18 Unreliable Classic Cars That We Can't Help but Love

These cars are pretty much guaranteed to cost a fortune in repairs and maintenance, but we want them anyway.

Aston Martin

Some bad decisions are still worth making. Here are some unreliable classics that we still pine for, despite knowing better.

1 of 18
Porsche 924 Turbo

The 924 was originally supposed to be a Volkswagen, but ended up being sold as a Porsche. The Turbo model was the one to have because it had the guts to back up its good looks. But 1979 was a long time ago, and most Turbos now need constant attention. is up for bidding right now on eBay.

2 of 18
Powered by a 3.2-liter twin-turbo V8, the Shamal made about 326-hp. It could hit 60 from a standstill in 5.3 seconds. And just look at those rear arches. Both elegant and aggressive, they did well to offset the car's pointier nose. While you could argue that the Maseratis of today flounder a bit in image, the Shamal was a Gandini-designed standalone great. 
 Did we leave anything out? Let us know in the comments!
Maserati Shamal

The Shamal was one of Maserati's most expensive cars in the early '90s, meant to represent the top of the line in the BiTurbo series of vehicles. It had a twin-turbo V-8 with 322 horsepower. The design has aged well, but the Italian mechanicals are a different story.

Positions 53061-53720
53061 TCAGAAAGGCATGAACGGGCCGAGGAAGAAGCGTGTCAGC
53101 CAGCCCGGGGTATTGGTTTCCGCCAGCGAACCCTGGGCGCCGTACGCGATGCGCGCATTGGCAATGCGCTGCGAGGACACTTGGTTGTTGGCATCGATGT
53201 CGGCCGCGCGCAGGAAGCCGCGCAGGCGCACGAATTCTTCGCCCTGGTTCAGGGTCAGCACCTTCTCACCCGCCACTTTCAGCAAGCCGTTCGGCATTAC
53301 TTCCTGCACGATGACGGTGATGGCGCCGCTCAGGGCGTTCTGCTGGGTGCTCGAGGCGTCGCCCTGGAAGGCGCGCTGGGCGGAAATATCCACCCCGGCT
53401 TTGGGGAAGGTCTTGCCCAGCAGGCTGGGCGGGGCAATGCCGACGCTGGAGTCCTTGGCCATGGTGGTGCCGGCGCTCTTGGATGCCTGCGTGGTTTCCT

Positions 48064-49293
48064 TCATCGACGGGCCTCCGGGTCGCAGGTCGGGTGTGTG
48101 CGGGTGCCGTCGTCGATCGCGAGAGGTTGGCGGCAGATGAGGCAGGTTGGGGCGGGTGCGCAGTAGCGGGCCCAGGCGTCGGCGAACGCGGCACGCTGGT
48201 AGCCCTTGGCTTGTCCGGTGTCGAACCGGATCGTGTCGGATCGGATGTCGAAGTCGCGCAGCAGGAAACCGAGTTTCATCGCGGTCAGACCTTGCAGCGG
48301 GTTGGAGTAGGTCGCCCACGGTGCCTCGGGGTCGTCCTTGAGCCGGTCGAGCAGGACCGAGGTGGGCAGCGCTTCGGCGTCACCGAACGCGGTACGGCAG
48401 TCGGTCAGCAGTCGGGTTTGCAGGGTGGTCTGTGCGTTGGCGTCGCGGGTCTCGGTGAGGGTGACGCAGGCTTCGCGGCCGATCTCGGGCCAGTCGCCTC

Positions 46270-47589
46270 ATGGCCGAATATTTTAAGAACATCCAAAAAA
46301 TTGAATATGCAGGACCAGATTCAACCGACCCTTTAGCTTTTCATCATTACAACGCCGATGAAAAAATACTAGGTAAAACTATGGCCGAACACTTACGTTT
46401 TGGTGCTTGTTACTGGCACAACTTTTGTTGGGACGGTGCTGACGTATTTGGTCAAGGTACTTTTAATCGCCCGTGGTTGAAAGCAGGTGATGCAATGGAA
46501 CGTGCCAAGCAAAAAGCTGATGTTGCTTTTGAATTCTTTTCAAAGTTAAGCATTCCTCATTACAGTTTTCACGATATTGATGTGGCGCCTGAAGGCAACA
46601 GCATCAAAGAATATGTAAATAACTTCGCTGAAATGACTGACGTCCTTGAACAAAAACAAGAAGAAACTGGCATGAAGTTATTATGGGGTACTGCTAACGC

3 of 18
You won't be protecting a valuable target or shooting down enemy bombers in the Jensen, but it's still an awesome name for a car.
Jensen Interceptor

Sure, it might have an American V-8, but don't forget, the Jensen Interceptor is still a British automobile. It looks and sounds great, but when it comes to longevity, be prepared to take a hit.

4 of 18
Peter Harholdt
De Tomaso Pantera

Like the Jensen, the Pantera used an American engine. The thing is, '70s Italian engineering wasn't much better than British engineering, meaning build qualify wasn't the best on early cars. Still, it's a stunner. has low miles, and you can own it today.

5 of 18
Alfa Romeo
Alfa Romeo GTV6

The Alfa Romeo GTV6 still looks beautiful after all these years, but it's also sneaky. It tries to lull you into thinking it's a sensible hatchback that has a little more space than your typical exotic and could maybe be a little bit practical. The truth is, it's an Italian car from an era when Italian reliability was a punchline. Still, we love the style.

6 of 18
Aston Martin
Aston Martin Lagonda